Session Title: Keynote: Lincoln Millstein, SVP, Hearst Newspapers
Session Date: April 20, 2005
Session Time: 8:15 am – 9:00 am
Session Description: None
Lincoln Millstein, SVP, Hearst Newspapers
Related Posts: buzzhit!’s Drilling Down on Local Search 2005 Index Page
– Online advertising in 2005 $11.5B
– Neck n Neck w/ Magazines
– Will pass YP in 2006
– May rival radio in 2009
– $20B in 2010
– Local is the fastest growing segment; projected at $3.9B (46% YOY) for 2005
– Newspapers 44%, YP 6%, Paid Search 5%, TV 4%, Radio 1%, Pure Plays 40%
– Most growth can be attributed to at-work access to the Internet (whereas other medium aren’t used in the workplace)
– NetRatings showing a decline in time spent online per month in US; -2%, ~14hrs month — ~22 hours in Hong Kong, 25% YOY growth
– Site based media businesses will not scale to the same degree as their analog counterparts; will have marginal impact in the marketplace as a result
– 3-4 portals will dominate
– Pricing elasticity is stretched to the limit, putting the medium at risk of being non-competitive
Long Tail [Ed: I’m happy for Chris Anderson, but why do people think this is new thinking?]
– Lots of blogs presented
– References Google Adsense as monetization of the Tail
Biggest price in the Tail is Local; newspapers and YP failing to take advantage of it
– Content not readily seen
– Expect user to gravitate to web site
– Fails to serve the intent of the user
– Publishing is the wrong model online; lean forward, not lean back
How to win: shedding the big-iron publishing model and embracing the open architecture of participation
– Free content, organic distribution, leverage competition, meet and serve audience intent
Winning with local search – newspapers and YP publishers joining forces
– One search box serving a single intent
– Harnessing the best knowledge of the communit
– Riding the distribution of the Internet
– Feet on the street selling those services to SMEs
– Leveraging traditional media assets
Shows examples of several newspaper web sites doing Federated Search, and a couple examples of newspapers integrating blogging…
New economic imperatives of ‘unlimited’ choice in conent
– RSS and blogging are early enalers of this model – adopt them
– Google as friend and foe; learn to exploit its massive distribution instead of only having Google exploit you
– Leverage the distributed assets of the Internet
– Aggregate and network
Q: How do you get newspapers and YPs to work together? What is Hearst doing with blogging?
Millstein: In Albany we’re doing a proof of concept that we’ll roll out in all TV and newspaper markets if it’s successful. We’re fortunate to own both the newspaper and YP in our markets. If we can be successful, other NP and YPs will follow; money will trump culture.
Q: Yahoo! just announced that they just generated $300M in free cash flow that they can reinvest in their business; do we have time to test?
Millstein: This is a live test; we’re doing similar things in other markets. You’re right; we’ve been slow to respond. Google, Yahoo are on a growth imperative; one bad quarter and they’ll lose 25% of their valuation. [Ed: Huh? The point is, they //innovate//, NP and YP players don’t, that’s the story] The problem is we’re applying a publishing model to the Internet and it doesn’t work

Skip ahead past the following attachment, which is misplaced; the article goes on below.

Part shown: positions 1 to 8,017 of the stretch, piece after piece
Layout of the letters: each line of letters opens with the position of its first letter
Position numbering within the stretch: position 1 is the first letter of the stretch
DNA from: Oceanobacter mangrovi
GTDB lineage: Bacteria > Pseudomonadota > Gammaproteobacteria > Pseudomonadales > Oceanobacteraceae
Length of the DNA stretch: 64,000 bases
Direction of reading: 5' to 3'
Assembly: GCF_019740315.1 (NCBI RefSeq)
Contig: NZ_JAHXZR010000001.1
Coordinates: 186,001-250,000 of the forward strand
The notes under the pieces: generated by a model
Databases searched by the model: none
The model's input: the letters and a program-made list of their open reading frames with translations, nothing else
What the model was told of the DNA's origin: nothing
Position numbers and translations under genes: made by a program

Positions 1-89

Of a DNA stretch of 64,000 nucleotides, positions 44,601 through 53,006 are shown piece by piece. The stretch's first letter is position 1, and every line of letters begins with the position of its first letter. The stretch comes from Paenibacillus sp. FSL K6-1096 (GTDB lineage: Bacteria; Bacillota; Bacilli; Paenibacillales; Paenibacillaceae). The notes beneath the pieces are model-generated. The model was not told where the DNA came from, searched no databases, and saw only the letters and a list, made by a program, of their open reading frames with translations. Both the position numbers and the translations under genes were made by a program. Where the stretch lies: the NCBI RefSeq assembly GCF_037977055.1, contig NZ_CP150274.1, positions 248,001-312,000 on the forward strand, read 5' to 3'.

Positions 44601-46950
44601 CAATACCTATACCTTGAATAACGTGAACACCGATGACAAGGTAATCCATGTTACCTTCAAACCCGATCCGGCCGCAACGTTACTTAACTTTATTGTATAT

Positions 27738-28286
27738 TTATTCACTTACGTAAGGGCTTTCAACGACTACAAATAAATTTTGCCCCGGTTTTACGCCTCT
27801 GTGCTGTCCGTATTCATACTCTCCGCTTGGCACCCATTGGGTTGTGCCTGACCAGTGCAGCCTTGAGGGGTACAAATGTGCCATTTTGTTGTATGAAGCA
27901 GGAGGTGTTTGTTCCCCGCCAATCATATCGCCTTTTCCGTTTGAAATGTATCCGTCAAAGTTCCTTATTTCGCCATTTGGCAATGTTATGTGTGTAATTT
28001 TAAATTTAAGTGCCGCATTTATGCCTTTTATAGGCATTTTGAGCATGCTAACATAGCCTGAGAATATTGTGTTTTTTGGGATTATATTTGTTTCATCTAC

Audience Q: Do you see NP and YP partnerships revolving solely around existing sites, or will a new local site need to be built
Millstein: You can do it with a newspaper web site; I’d rather attack this with Boston.com than starting over.
Moderator commentary: Boston.com is an exception; it’s outstanding. My local site is awful.
Audience Q: How does Google exploit, how do you exploit them?
Millstein: It’s corporate Judo; Google will do no evil, right? They have to deliver to the consumer the most relevant site to serve the user’s intent. I’m going to create sites that are second to none. I’m going to ask everyone to point to everyone; SEO [Ed: Sounds like he’s advocating link farming to game page rank…] What I’m not going to do is buy the PPC ad
Audience Q: If our competitve advantage in the future is feet on the street, why would we want to partner with Google to help them get to where they’re going faster?
Millstein: That’s another publishing sensibility that I’ve had to shed. I create a walled garden, lock everyone out; doesn’t work. In this space, you need to embrace your enemies. Maybe in 10 years we won’t, but for now, we want to engage in interchange
Audience Q: You talked about limited inventory, but not about raising prices
Millstein: I talked about it a little bit. At some point, you become uncompetitive with other mediums. You can’t push it forever.
Audience Q: What do you think about branded RSS Readers (LA Times, etc)? Does it dillute the brand. Good or bad?
Millstein: We’re looking at it; intrigued. Anything we can do to satisfy the user and his intent, we’re willing to do.
* These are raw, unproofed notes taken in real-time. Nothing attributed to any speaker should be assumed to be an exact quote. Rather, my goal was to capture and communicate the essence of what was said. If there is a significant mistake, please post a comment or email me; I will make a correction at my earliest opportunity.